Another really interesting thing we found is how variable the sourness of the bread can be.  It seems like the taste develops with time in a number of ways.  One, a brand new starter doesn't seem to be as tangy as a more mature starter.  Second, depending on how soon you pull out some of the starter after feeding seems to impact the sourness.  Starter used more closely after feeding time seemed much tangier than when Matt poured off some starter to use much later in the day.  Third, it seems to me that the bread gets tangier when its had a day to cool and rest.  Bread eaten right out of the oven didn't seem to have as pronounced a flavor as it does once it has had a chance to cool.
I've also read, on the Root Simple blogNatural News, and others sources, that there may be additional health benefits to eating this sort of bread as opposed to that raised with commercial yeast--nutrients being more readily available for absorption, lowering glycemic values, and perhaps even reducing the amount of gluten in the bread.  And even if in the end that is all proven false, hey, its still yummy bread to eat.
When I first met Matt I wasn't convinced I liked sourdough.  But, like so many things, it sure has grown on me.  I, for one, am pretty content to be the taste-tester for all of these experiments.

9 comments:

  1. my mouth is watering ...

    Mom (sharon)

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  2. I love sourdough and have had up to three different starters on the go at any one time! If you are beermakers then you can make a lovely sourdough starter with the sludgy yeast by product (though the bread needs some honey or sweetener to take the edge off the bitter brewers yeast). Another book you might like is Bread Matters by Andrew Whitely.

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    1. Thanks for the suggestion. I am sure Matt will jump all over trying the beer sludge as basis for a starter. That will be right up his alley. And I will see if the library has this book. Thanks!

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  3. Making sourdough has been the bane of my existence for several years now. I keep plugging away, getting several exceptional loaves, then too-many-to-count throw aways. It looks like Matt nailed it, from the pictures! I follow the recipe from The Urban Homestead. (Rootsimple) Their sourdough pancake recipe is wonderful!!!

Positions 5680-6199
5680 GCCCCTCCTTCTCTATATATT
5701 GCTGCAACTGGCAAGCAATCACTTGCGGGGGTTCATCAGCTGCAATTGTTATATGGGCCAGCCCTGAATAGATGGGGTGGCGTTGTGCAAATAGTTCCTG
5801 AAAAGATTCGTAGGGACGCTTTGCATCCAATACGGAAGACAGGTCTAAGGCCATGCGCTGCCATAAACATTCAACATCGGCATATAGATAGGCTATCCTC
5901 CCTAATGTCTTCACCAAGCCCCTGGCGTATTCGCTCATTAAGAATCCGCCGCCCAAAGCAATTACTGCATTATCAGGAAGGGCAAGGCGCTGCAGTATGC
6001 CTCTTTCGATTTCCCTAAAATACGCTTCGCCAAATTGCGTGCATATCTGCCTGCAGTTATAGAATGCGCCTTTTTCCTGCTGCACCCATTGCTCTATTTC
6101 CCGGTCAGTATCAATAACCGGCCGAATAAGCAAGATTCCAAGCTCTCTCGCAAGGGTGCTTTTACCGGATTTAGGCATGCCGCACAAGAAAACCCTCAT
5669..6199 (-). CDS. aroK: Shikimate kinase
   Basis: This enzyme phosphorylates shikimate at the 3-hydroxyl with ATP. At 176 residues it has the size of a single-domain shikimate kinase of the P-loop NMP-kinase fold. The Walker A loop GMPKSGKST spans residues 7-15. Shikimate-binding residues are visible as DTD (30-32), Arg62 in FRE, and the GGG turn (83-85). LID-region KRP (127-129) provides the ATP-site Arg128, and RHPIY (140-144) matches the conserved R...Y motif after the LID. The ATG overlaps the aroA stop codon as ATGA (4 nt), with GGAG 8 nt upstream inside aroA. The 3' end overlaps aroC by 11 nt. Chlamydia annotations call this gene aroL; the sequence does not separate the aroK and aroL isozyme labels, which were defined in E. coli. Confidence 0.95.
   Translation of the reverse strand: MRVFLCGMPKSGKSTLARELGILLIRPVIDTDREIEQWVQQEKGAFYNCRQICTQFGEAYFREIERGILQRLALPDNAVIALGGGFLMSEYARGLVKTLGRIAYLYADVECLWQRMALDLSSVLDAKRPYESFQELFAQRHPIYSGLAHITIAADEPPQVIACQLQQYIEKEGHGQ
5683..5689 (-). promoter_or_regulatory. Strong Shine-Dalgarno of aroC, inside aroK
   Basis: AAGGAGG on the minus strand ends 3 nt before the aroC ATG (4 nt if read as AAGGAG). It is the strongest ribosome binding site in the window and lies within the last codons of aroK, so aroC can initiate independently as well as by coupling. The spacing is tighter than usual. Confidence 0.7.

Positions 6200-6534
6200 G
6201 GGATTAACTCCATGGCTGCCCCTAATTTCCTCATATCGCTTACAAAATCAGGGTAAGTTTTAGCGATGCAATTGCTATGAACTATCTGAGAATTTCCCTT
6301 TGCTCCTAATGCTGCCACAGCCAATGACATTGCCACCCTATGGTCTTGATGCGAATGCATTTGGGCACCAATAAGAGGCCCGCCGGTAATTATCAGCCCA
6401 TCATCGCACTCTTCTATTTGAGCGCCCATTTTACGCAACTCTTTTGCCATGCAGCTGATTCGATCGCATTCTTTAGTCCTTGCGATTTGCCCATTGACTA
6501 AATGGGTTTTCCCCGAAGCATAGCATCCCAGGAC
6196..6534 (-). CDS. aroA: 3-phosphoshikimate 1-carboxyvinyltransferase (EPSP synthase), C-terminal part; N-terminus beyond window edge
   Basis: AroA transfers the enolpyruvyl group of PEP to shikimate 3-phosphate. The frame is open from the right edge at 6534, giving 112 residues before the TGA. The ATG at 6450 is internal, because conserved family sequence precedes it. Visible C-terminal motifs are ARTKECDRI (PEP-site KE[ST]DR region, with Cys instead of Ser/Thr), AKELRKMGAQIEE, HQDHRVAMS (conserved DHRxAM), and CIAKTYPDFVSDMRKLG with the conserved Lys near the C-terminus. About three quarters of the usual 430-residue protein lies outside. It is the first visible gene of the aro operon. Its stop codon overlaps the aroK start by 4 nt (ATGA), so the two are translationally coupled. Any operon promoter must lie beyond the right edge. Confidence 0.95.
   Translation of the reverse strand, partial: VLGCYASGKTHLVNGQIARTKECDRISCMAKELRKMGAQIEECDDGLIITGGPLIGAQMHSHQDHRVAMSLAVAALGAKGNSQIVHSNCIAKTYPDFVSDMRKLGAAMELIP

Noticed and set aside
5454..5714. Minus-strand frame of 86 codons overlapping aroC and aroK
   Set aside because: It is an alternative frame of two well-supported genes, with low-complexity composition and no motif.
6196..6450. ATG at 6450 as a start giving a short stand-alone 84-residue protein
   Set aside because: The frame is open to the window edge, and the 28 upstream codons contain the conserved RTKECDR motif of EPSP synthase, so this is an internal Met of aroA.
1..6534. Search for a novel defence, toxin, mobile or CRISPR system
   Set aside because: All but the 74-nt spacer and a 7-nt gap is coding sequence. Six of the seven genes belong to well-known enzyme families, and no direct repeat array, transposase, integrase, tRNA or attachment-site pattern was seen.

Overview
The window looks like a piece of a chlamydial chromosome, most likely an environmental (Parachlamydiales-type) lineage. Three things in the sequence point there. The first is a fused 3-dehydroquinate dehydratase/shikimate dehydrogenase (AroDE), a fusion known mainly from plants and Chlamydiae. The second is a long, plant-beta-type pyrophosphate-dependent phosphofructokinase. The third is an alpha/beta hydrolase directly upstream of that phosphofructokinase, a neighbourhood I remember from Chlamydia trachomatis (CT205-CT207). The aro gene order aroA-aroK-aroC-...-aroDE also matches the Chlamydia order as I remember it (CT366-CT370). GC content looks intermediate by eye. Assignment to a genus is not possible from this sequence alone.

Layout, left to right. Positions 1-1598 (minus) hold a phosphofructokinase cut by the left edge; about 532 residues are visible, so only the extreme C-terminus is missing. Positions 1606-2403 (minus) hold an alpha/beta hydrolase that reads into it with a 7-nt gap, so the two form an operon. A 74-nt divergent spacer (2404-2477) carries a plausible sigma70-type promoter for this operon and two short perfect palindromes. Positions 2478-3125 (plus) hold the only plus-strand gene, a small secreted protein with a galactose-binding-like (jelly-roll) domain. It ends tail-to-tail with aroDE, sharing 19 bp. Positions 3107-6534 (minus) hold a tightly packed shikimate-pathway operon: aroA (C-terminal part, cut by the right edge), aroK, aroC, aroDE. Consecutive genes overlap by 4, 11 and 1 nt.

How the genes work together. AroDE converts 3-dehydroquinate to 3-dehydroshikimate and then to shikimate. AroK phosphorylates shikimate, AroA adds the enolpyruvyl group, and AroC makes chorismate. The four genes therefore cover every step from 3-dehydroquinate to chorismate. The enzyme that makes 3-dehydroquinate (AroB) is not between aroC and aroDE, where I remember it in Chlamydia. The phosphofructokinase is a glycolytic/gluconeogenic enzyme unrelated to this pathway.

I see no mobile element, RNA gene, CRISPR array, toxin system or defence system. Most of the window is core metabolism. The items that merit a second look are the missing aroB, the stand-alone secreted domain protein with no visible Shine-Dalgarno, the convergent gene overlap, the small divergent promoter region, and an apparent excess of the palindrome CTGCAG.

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    1. Matt is a natural in the kitchen. (Huzzah!) So far we've only tossed one batch of starter (and no bread, so far) and that was unarguably due to neglect on our part. When Matt's starter isn't raising quite like he would like it to he just makes breadsticks with it since it doesn't matter as much to us how much they raise. We've yet to make sourdough pancakes though...for some reason. I will have to copy the recipe from the Rootsimples.

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  4. beautiful! I will have to check out the River Cottage book - my best friend loves it, too.

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    1. Matt is a big fan. I think it is one we will eventually purchase...I mean, I suppose the library will want their copy back eventually! :)

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  5. Wow, that's some nice looking bread. That fancy one with the square patches looks pretty awesome!

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    1. Cutting the dough is a fine art I have still yet to master. Matt is getting pretty good at it though. I never slice deep enough. They do look really cool though, don't they?